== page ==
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Primavera silenciosa (1962)

por Rachel Carson

Otros autores: Ver la sección otros autores.

MiembrosReseñasPopularidadValoración promediaMenciones
6,592991,466 (4.03)222
El exito obtenido por la Historia del tiempo, de Stephen Hawking, propicio la creacion, en 1991, de esta coleccion de divulgacion cientifica que fue dirigida durante largo tiempo por dos personas de formacion humanistica: de ahi ciertas contaminaciones al inicio de la coleccion. Sin embargo, cuando Jose Manuel Sanchez Ron se hizo cargo de ella, dio un aprobado a la gestion anterior. En esta coleccion, quiza la mas ambiciosa de todas las de divulgacion cientifica que se editan en espanol, se han publicado obras de Stephen Jay Gould, Carl Sagan, lan Stewart, Edward O. Wilson, Antonio Damasio, Luigi Luca Cavalli-Sforza, Ilya Prigogine, John D. Barrow, Rita Levi Montalcini, Richard P. Feynman, Roger Penrose, Steven Weinberg, Rachel Carson, Francisco Garcia Olmedo, Francisco Yndurain o Jose Manuel Sanchez Ron. Este libro, publicado en 1962, senala un momento decisivo en la historia de la toma de conciencia ante la degradacion del medio ambiente y en el nacimiento del movimiento ecologista, por su poderosa y conmovedora denuncia de los efectos nocivos que para la naturaleza tenia el empleo masivo de productos quimicos. Cuarenta anos despues de su aparicion, esta Biblia del ecologismo mantiene toda su vigencia.… (más)
  1. 20
    Our poisoned planet: can we save it? por Oliver Trager (Hedgepeth)
  2. 20
    Deep Green Resistance: Strategy to Save the Planet por Derrick Jensen (SonoranDreamer)
    SonoranDreamer: Deep Green Resistance is a book about a strategy for those who are frustrated with the ongoing poisoning of our planet even after all this time after Silent Spring was published.
  3. 10
    The Everglades: River of Grass por Marjory Stoneman Douglas (TheLittlePhrase)
  4. 11
    The War on Bugs por Will Allen (lemontwist)
  5. 00
    The Edge of the Sea por Rachel Carson (FoxSparrow)
  6. 01
    Sanctuary: The Story of Naturalist Mary Majka por Deborah Carr (ShelfMonkey)
  7. 01
    The Right to Be Cold: One Woman's Story of Protecting Her Culture, the Arctic and the Whole Planet por Sheila Watt-Cloutier (thebookpile)
    thebookpile: In Silent Spring, Rachel Carson says that to get away from contamination from DDT and other harmful chemicals one would have to move to the far north, which at that time wasn't exposed to them. Ironically, 60 years later, the situation is almost reversed, as described by Sheila Watt-Cloutier in The Right to Be Cold.… (más)
  8. 14
    Risk: The Science and Politics of Fear por Dan Gardner (Noisy)
    Noisy: Risk (Chapter 10) gives the counterpoint to Silent Spring, showing up the ignorance of probability and statistics embodied in the demonising of cancer. Rising relative rates of cancer - a disease of an aging population - also indicate a falling rate of diseases such as tuberculosis and enteritis.… (más)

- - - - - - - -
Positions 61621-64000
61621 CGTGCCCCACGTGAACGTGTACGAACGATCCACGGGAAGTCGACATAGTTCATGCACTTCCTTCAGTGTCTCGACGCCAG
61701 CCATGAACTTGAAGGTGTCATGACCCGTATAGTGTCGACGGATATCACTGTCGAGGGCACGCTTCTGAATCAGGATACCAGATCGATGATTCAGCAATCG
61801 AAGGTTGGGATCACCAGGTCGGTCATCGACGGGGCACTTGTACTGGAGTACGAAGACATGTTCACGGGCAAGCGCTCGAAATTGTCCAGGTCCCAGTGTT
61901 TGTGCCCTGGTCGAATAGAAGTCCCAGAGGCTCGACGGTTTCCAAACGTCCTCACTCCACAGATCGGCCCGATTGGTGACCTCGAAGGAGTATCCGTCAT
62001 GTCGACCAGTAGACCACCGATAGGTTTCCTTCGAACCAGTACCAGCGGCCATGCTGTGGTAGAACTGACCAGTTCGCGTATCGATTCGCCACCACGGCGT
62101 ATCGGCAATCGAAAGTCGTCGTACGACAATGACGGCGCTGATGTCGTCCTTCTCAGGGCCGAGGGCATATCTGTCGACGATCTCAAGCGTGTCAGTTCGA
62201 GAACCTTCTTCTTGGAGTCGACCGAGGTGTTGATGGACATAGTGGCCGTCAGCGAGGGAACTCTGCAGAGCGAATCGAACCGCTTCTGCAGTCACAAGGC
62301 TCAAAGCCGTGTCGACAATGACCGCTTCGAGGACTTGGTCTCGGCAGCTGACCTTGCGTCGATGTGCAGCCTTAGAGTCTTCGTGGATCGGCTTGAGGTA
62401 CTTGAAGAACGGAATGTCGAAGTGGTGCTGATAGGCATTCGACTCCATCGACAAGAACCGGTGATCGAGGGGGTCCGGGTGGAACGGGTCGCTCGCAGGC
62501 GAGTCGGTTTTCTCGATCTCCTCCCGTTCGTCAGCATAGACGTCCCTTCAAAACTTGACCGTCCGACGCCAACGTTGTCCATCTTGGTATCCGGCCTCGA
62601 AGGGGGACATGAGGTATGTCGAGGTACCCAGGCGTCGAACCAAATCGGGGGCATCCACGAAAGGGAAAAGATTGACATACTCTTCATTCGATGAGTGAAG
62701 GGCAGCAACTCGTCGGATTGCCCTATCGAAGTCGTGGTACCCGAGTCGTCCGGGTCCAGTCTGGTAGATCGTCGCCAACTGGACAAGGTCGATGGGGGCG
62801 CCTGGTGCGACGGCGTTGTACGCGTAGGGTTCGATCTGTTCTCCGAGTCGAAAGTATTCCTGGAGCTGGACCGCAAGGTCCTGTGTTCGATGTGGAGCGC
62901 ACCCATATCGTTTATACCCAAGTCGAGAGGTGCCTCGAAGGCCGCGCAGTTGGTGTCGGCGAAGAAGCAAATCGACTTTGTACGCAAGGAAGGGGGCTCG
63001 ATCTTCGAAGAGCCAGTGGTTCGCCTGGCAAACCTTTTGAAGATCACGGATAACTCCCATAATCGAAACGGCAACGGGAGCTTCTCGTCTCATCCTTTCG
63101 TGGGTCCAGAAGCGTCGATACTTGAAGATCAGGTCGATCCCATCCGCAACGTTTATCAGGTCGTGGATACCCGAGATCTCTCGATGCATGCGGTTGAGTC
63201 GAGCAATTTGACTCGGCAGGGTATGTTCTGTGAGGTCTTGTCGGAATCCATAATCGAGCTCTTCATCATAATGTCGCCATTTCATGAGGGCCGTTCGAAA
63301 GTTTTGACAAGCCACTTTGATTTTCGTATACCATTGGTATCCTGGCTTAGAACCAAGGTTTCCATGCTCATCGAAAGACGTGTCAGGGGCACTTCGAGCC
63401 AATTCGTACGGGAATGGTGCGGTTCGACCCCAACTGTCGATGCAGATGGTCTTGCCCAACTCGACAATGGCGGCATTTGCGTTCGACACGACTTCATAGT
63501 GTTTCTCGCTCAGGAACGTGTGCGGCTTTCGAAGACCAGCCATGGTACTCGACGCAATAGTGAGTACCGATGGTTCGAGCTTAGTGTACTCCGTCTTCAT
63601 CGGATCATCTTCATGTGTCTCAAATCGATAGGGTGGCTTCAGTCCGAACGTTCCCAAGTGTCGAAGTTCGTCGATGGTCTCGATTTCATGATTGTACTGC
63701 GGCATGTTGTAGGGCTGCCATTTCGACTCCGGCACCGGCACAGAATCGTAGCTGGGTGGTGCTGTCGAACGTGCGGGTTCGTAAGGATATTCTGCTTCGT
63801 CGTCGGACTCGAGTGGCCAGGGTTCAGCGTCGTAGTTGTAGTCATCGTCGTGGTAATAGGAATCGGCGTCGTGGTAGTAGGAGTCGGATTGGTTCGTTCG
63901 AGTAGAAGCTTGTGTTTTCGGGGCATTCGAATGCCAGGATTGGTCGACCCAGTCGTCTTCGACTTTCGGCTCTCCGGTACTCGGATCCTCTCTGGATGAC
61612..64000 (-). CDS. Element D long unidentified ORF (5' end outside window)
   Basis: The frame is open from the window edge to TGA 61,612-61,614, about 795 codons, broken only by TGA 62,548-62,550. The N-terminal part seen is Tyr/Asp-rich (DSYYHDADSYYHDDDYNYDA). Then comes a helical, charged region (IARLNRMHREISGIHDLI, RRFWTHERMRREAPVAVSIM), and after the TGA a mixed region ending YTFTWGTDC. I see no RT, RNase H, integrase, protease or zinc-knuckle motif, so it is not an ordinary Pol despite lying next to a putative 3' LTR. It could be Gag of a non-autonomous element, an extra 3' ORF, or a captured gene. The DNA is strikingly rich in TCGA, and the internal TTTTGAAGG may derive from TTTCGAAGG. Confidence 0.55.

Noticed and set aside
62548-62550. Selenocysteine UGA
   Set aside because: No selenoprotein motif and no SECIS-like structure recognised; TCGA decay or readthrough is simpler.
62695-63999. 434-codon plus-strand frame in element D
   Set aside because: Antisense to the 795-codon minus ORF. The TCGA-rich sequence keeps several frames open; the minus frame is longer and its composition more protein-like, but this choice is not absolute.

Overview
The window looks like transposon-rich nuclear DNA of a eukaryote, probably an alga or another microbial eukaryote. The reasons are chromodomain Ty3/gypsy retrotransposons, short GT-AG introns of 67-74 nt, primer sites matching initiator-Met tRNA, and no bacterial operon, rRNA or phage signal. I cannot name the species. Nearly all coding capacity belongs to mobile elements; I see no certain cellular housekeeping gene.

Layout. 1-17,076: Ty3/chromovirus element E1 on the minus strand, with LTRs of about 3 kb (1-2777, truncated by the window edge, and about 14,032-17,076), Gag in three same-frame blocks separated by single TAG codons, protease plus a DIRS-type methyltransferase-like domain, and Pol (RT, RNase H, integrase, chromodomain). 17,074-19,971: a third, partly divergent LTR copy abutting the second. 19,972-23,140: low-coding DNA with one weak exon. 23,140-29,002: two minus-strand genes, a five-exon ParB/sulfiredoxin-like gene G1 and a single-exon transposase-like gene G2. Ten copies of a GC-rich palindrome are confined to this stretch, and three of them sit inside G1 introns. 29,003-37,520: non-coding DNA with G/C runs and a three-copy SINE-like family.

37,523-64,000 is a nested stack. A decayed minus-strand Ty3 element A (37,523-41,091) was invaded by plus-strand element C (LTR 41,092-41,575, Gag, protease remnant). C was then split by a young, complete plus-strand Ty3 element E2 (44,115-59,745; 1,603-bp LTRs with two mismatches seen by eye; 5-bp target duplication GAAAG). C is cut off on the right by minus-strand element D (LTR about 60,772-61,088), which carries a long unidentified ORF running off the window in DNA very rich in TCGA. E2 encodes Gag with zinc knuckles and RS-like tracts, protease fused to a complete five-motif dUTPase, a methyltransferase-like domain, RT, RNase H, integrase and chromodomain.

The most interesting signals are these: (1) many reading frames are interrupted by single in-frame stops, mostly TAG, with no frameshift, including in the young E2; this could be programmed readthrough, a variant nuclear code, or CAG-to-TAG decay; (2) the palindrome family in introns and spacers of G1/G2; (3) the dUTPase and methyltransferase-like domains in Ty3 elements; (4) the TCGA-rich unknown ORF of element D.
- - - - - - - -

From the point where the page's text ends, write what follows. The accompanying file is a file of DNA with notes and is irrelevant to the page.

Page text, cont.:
9. 14
    Breasts: A Natural and Unnatural History por Florence Williams (changsbooks)
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» Ver también 222 menciones

Inglés (94)  Catalán (2)  Danés (1)  Alemán (1)  Todos los idiomas (98)
Mostrando 1-5 de 98 (siguiente | mostrar todos)
The capacity for humans to not think through the ramifications of their choices on the environment and destroy it without meaning to do so inspired Rachel Carson's classic Silent Spring. In it, she traces the links between the rising use of pesticides and insecticides and the devastating consequences it has had for animal life in areas where application is wide-spread. Worse yet, it often doesn't accomplish the desired effect in the long term, which just encourages even heavier use. She doesn't flinch away from the fact that humans are animals, too, and highlights the issues that can arise for the people who live in the often-rural and therefore less-seen communities where these poisons are used most significantly. And since these people frequently eat locally-sourced meat and fish, the problem of biological magnification (animals eating food that has its own level of exposure, compounding with each step up the food chain) becomes even more pressing for them.

Carson writes all of this in strong, clear prose that first explains the concepts she's introducing and then illustrates them with examples of the devastating effects of poisons that are marketed as safe and effective on life, from plants all the way up to people. She doesn't condescend and though her urgency is clear, it doesn't feel alarmist or like a scare tactic. Instead, she presents her case that we need to start paying attention and questioning what we're told rigorously but understandably. Science writing often veers into the esoteric, and this book should be used an exemplar for how to write for the popular market without getting bogged down in details or sidetracked into areas more consequential for the author than the reader.